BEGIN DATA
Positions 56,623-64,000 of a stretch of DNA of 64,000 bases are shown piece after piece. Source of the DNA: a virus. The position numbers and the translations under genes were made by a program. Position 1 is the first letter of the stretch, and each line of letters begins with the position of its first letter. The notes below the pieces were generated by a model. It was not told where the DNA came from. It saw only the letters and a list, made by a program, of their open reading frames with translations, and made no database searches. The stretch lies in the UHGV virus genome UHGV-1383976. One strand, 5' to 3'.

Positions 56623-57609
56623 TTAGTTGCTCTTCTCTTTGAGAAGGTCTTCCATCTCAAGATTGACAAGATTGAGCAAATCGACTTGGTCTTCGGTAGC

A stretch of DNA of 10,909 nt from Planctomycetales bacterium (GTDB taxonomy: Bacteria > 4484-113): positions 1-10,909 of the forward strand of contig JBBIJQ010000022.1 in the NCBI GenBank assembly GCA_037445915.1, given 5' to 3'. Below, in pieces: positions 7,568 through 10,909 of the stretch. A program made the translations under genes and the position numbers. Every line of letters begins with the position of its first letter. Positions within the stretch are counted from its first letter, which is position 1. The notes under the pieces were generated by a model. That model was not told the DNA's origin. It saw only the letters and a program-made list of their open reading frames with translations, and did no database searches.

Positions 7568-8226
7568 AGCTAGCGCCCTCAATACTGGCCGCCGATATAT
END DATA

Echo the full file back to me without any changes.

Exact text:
Positions 56,623-64,000 of a stretch of DNA of 64,000 bases are shown piece after piece. Source of the DNA: a virus. The position numbers and the translations under genes were made by a program. Position 1 is the first letter of the stretch, and each line of letters begins with the position of its first letter. The notes below the pieces were generated by a model. It was not told where the DNA came from. It saw only the letters and a list, made by a program, of their open reading frames with translations, and made no database searches. The stretch lies in the UHGV virus genome UHGV-1383976. One strand, 5' to 3'.

Positions 56623-57609
56623 TTAGTTGCTCTTCTCTTTGAGAAGGTCTTCCATCTCAAGATTGACAAGATTGAGCAAATCGACTTGGTCTTCGGTAGC

A stretch of DNA of 10,909 nt from Planctomycetales bacterium (GTDB taxonomy: Bacteria > 4484-113): positions 1-10,909 of the forward strand of contig JBBIJQ010000022.1 in the NCBI GenBank assembly GCA_037445915.1, given 5' to 3'. Below, in pieces: positions 7,568 through 10,909 of the stretch. A program made the translations under genes and the position numbers. Every line of letters begins with the position of its first letter. Positions within the stretch are counted from its first letter, which is position 1. The notes under the pieces were generated by a model. That model was not told the DNA's origin. It saw only the letters and a program-made list of their open reading frames with translations, and did no database searches.

Positions 7568-8226
7568 AGCTAGCGCCCTCAATACTGGCCGCCGATATAT